RP: I think they tried to simplify it as much as they could, but he was always very responsive to comments and teachers and went out of his way both he and his publisher to have the books evaluated by social studies teachers.

JR: Can you comment at all on how Ellsworth’s school text compares to other textbooks?

RP: I’m not too familiar with them.I know Ellsworth did not think that they were adequate and so that was his pitch to the office of research here on campus, that there needed to be another book.Most teachers thought so. As I mentioned in the article, he took a lot of direction from Ward Roylance’s, I think, master’s thesis that he wrote at the University of Utah. And he came to the conclusion that teachers needed a new history textbook.

JR: Yeah, yeah.Okay.So in 1972 at the time of the textbook’s publication or around that same time Ellsworth became editor of the Western Historical Quarterly. Can you walk us through that process?How was it that Ellsworth was involved in the process of bringing the Western Historical Quarterly to Logan, Utah—to Utah State University?

RP: Well, I think there was a proposal sent out by the Western History Association looking for a home for the Quarterly and Ellsworth and Leonard Arrington and others on campus were involved in that.Ellsworth took the lead.There was no question about that.And I think this begins in about 1968. And at the time the Chase administration was nearing the end of its tenure here and they were not very receptive to the idea.And so when the new administration comes in of Glen Taggert, they pitch again to Taggert and to Garth Hansen, the provost, and they’re more receptive and agree to support the Quarterly with office space and staff and also to give Ellsworth and Arrington release time from their teaching responsibilities to be editor and coeditor. I think Ellsworth always recognized that he was not as well known as Leonard because he had published so much (even though [Arrington] was not a historian per se—he was an economist—but he had published widely on the economic history in the Mountain West and Utah.) And so he was better known, so Leonard became the editor first until he left [to become LDS Church Historian], and then George moved into that slot.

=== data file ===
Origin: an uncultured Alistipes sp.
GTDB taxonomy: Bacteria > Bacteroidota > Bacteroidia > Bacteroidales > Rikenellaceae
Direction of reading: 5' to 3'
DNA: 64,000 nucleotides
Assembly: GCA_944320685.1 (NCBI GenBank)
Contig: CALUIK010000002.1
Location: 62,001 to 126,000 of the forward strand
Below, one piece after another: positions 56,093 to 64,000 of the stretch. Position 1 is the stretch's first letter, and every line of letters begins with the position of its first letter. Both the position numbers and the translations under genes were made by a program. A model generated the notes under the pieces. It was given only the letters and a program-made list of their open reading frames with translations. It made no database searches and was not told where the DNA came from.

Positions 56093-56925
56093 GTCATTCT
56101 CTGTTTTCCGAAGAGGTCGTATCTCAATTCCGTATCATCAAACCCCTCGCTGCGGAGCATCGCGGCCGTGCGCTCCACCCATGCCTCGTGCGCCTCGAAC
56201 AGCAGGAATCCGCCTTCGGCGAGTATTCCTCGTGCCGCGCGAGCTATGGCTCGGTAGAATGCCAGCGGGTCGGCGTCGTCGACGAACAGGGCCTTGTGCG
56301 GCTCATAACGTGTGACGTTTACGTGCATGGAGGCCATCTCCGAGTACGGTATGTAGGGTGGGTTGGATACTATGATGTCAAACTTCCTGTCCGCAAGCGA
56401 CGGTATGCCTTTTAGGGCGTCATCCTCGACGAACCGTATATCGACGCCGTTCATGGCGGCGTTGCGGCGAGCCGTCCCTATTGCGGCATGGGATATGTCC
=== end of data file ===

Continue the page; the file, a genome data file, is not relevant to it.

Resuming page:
JR: So by 1969 it was approved that the Quarterly would be housed here in Logan and for several years Arrington was head editor with Ellsworth as associate editor and then he became—

RP: And then he became coeditor.I don’t know exactly how that worked but he was associate editor. But George was really a workaholic.I mean there’s no question about that, and he did the bulk of the work in the Quarterly, the editing and everything.If you go back and look at his papers, you’ll see he was a draftsman as well.And so he was very—I mean he designed the cover, what it would look like and the lettering and I mean he had it all planned out.Planning was his thing. And he kept all that stuff by the way.Every little note that he took on the founding of the Quarterly—he kept all of that stuff.